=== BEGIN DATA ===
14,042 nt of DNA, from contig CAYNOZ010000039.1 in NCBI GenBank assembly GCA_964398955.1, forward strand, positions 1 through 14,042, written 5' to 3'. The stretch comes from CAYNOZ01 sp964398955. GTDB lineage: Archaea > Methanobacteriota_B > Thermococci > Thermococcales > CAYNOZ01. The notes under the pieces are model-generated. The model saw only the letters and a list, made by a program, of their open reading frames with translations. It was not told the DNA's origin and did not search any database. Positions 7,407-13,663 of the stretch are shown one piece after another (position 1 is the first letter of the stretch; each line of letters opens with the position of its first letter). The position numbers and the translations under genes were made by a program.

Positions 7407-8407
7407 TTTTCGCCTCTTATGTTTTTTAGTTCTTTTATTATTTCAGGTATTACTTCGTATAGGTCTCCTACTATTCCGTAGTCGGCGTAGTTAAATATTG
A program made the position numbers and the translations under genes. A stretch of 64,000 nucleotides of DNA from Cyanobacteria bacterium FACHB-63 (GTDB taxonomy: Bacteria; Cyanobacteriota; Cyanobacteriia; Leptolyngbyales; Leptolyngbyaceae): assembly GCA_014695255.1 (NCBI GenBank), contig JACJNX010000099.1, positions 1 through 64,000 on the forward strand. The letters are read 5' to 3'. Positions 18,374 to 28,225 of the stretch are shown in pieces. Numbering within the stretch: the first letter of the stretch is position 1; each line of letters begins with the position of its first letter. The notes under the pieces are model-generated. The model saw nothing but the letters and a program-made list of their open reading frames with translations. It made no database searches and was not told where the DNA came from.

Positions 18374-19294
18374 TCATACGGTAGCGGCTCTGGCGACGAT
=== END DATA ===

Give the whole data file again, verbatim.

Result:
14,042 nt of DNA, from contig CAYNOZ010000039.1 in NCBI GenBank assembly GCA_964398955.1, forward strand, positions 1 through 14,042, written 5' to 3'. The stretch comes from CAYNOZ01 sp964398955. GTDB lineage: Archaea > Methanobacteriota_B > Thermococci > Thermococcales > CAYNOZ01. The notes under the pieces are model-generated. The model saw only the letters and a list, made by a program, of their open reading frames with translations. It was not told the DNA's origin and did not search any database. Positions 7,407-13,663 of the stretch are shown one piece after another (position 1 is the first letter of the stretch; each line of letters opens with the position of its first letter). The position numbers and the translations under genes were made by a program.

Positions 7407-8407
7407 TTTTCGCCTCTTATGTTTTTTAGTTCTTTTATTATTTCAGGTATTACTTCGTATAGGTCTCCTACTATTCCGTAGTCGGCGTAGTTAAATATTG
A program made the position numbers and the translations under genes. A stretch of 64,000 nucleotides of DNA from Cyanobacteria bacterium FACHB-63 (GTDB taxonomy: Bacteria; Cyanobacteriota; Cyanobacteriia; Leptolyngbyales; Leptolyngbyaceae): assembly GCA_014695255.1 (NCBI GenBank), contig JACJNX010000099.1, positions 1 through 64,000 on the forward strand. The letters are read 5' to 3'. Positions 18,374 to 28,225 of the stretch are shown in pieces. Numbering within the stretch: the first letter of the stretch is position 1; each line of letters begins with the position of its first letter. The notes under the pieces are model-generated. The model saw nothing but the letters and a program-made list of their open reading frames with translations. It made no database searches and was not told where the DNA came from.

Positions 18374-19294
18374 TCATACGGTAGCGGCTCTGGCGACGAT